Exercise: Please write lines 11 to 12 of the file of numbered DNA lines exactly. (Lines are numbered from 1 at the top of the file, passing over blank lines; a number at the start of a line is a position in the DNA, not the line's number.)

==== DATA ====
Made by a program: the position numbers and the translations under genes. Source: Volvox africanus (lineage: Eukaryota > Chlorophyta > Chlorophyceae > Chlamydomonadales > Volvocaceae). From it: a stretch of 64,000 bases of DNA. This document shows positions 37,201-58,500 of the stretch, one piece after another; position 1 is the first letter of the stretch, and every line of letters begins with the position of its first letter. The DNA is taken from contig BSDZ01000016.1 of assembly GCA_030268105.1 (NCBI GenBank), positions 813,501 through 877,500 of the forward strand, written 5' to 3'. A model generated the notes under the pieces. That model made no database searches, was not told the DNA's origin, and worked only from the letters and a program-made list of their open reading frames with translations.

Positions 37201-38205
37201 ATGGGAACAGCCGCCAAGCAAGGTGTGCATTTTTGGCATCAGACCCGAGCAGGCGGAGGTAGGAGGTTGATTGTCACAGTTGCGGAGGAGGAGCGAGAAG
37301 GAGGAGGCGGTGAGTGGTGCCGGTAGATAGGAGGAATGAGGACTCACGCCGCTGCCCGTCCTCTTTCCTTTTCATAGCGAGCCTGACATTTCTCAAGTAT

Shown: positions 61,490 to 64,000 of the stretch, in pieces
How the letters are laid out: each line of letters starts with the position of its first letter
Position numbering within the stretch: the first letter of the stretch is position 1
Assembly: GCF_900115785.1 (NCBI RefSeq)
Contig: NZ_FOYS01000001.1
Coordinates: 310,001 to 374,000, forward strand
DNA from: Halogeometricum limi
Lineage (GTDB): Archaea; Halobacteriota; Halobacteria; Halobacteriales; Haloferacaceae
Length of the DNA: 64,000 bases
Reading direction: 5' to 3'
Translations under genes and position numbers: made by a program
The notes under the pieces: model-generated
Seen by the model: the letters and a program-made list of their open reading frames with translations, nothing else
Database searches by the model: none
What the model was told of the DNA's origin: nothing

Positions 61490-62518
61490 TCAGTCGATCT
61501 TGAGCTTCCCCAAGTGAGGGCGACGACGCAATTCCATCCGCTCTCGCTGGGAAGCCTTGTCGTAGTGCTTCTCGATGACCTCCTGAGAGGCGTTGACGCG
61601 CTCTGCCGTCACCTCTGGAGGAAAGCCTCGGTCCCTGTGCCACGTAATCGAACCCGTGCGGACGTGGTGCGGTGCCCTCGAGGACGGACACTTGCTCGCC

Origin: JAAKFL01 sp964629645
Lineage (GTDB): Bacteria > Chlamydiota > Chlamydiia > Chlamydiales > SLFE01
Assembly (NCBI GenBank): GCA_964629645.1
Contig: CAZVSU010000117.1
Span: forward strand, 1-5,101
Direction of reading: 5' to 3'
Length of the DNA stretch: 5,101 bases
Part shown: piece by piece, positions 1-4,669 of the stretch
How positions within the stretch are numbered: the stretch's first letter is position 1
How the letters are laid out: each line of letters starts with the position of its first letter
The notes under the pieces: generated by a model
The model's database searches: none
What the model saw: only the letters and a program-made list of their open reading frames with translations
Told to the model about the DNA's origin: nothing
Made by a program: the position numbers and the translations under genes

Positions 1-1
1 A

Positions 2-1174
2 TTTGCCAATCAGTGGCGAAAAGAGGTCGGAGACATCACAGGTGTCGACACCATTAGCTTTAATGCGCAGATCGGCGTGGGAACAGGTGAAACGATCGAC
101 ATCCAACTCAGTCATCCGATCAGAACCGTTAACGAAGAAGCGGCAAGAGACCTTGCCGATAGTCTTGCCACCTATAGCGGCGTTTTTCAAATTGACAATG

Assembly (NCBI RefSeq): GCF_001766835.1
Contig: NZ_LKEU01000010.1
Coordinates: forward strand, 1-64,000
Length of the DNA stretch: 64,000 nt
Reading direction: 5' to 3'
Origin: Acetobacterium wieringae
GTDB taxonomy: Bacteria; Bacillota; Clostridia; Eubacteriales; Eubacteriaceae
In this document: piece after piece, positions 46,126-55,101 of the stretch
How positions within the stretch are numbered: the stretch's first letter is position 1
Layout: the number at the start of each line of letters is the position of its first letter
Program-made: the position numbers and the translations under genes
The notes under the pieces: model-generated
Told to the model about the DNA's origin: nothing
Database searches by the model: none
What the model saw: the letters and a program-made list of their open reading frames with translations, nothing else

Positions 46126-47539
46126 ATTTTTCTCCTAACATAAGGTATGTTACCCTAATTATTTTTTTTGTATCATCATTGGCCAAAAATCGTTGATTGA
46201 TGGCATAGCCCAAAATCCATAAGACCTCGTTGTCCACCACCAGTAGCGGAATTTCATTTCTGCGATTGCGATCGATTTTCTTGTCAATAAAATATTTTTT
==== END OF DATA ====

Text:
DNA from: Halogeometricum limi
Lineage (GTDB): Archaea; Halobacteriota; Halobacteria; Halobacteriales; Haloferacaceae